Function composition is the pointwise application of one function to the result of another to produce a third function., says Wikipedia. Here I show what I was getting wrong about it.

Having the two functions:

f :: B -> C
g :: A -> B

We can compose them as (f . g), since f’s input type is g’s output type.


Say we have:

f :: Int -> Bool
f = (/=0)

g :: Char -> Int
g 'y' = 1
g _   = 0

Then we can compose them as:

> (f . g) 'y'
> (f . g) 'n'
> False

My mistake

I knew that composition was lazy:

> (filter even) . (filter (>4)) $ [1..20]

But I missed how composition really works.

See, I always thought that the right side of the composition (in the example above, the function g) was the first to be computed, but that is wrong.

It turns out, as it makes sense to be, that f is the first function to be computed. This may sound odd to you as if f expects Char. But that’s obviously not the case.

Remember that Haskell is lazy. In a strict language, the composition would most likely happen as I was expecting it to happen but not in a lazy language.

Note that g(x) is the value that f receives, thus g cannot be evaluated before (entering) f as that would mean strict evaluation of arguments.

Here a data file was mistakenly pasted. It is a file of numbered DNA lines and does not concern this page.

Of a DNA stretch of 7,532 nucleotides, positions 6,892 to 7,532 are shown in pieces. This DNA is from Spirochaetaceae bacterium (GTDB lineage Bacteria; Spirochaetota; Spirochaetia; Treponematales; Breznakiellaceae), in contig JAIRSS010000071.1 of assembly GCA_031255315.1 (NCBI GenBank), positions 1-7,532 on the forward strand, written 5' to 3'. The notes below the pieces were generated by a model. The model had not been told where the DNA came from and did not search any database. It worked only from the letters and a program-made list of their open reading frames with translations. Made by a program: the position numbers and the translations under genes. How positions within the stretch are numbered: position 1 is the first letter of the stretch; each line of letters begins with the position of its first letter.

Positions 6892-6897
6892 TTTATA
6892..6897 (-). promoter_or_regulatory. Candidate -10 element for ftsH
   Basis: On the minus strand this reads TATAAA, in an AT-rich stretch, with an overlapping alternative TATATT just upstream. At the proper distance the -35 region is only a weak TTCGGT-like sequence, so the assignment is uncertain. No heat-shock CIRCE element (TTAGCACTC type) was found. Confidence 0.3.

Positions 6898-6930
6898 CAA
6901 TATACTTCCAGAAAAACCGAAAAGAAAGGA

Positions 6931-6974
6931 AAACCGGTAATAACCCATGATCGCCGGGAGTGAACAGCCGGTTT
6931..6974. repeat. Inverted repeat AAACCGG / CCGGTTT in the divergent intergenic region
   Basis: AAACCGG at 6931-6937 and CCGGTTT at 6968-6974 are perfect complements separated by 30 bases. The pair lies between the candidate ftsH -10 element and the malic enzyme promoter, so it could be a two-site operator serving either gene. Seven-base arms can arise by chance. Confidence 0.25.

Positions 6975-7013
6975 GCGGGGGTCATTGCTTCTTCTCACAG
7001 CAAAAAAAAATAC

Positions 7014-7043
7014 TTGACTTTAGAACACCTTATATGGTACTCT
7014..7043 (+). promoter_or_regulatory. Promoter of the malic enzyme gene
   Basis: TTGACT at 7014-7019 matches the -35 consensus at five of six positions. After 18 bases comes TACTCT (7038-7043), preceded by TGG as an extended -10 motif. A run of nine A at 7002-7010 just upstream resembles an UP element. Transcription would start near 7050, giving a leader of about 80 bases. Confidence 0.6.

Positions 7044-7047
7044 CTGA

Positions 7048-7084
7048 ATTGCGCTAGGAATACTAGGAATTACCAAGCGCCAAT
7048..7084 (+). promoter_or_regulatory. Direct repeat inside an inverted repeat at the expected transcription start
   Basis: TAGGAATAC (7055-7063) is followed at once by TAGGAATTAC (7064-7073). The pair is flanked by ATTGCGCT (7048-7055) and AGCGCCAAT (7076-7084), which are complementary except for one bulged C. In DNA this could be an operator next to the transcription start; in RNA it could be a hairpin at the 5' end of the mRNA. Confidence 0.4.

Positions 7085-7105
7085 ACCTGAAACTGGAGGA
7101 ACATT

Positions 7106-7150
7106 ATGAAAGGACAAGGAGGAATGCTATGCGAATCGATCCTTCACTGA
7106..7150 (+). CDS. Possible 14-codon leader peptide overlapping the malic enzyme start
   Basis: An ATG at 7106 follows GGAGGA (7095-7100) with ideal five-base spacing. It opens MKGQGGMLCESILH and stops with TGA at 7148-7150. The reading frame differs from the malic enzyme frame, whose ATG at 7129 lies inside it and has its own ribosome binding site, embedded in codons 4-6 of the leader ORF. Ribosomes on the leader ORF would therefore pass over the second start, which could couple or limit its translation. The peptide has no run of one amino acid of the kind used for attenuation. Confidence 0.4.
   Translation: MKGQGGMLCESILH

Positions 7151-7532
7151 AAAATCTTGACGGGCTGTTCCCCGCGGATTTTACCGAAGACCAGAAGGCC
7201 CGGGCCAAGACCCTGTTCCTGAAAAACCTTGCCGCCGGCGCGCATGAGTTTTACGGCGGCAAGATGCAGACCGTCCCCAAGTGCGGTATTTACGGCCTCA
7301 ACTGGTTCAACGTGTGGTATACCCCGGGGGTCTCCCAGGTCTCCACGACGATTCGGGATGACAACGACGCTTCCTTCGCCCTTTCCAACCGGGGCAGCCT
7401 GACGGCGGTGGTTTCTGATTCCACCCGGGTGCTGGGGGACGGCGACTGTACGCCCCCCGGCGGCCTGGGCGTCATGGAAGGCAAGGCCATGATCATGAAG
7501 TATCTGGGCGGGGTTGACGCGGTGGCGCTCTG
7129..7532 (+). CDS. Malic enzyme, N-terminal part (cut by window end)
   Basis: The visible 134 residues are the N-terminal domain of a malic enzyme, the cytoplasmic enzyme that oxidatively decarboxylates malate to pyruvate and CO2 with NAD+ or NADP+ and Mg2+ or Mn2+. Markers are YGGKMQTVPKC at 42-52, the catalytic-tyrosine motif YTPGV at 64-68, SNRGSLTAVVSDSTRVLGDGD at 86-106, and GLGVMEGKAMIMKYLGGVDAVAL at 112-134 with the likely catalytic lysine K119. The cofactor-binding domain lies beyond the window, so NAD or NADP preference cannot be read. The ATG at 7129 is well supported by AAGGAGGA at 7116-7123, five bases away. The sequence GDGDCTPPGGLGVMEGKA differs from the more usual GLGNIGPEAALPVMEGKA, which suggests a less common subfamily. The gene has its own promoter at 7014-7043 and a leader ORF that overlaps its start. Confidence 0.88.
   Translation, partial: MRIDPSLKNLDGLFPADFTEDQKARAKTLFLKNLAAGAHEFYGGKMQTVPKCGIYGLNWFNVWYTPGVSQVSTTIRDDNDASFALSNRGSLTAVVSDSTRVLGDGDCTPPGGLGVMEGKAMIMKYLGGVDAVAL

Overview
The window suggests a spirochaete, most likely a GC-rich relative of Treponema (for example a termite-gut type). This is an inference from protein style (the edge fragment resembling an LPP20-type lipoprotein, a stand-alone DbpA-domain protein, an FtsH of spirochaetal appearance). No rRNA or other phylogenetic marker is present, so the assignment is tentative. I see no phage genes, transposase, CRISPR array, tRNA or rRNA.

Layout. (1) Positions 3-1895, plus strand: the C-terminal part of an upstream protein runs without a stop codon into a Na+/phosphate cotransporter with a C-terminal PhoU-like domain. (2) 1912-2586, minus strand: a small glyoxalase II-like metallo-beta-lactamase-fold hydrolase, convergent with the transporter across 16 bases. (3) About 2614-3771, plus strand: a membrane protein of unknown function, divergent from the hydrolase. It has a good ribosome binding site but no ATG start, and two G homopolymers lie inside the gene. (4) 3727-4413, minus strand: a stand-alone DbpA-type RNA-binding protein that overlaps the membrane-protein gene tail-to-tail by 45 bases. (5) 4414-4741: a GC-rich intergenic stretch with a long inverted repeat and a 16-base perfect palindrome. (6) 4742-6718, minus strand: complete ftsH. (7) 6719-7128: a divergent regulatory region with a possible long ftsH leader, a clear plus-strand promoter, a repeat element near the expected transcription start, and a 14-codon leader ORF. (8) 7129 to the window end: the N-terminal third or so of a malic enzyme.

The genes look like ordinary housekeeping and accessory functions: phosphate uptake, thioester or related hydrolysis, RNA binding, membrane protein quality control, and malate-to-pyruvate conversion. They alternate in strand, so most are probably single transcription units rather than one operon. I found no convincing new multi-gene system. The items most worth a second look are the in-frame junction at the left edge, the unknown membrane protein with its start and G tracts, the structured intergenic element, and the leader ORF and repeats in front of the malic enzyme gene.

Let’s show that the left most function is the first to be computed.

Having these definitions for f and g:

f :: Int -> Bool
f = error "failed in f"

g :: Char -> Int
g = error "failed in g"

An application based on their composition results in *** Exception: failed in f:

> (f . g) $ 'y'
*** Exception: failed in f


One quick example, out of infinite possible ones:

When building Wai.Application middlewares, the order in which you process a request does matter.

For instance, you want to first ensure the request is not targeting some protected endpoint before authenticating it, so to save unnecessary computation in a positive case.

In a strict language, handling such dependency while being able to compose wouldn’t be easy and clean. In Haskell, however, you simply need to set the order of the composition so that it matches your business logic, without having each middleware knowing about each other and falling into a dependency hell.

Simple but fundamental and useful piece of knowledge to keep in mind.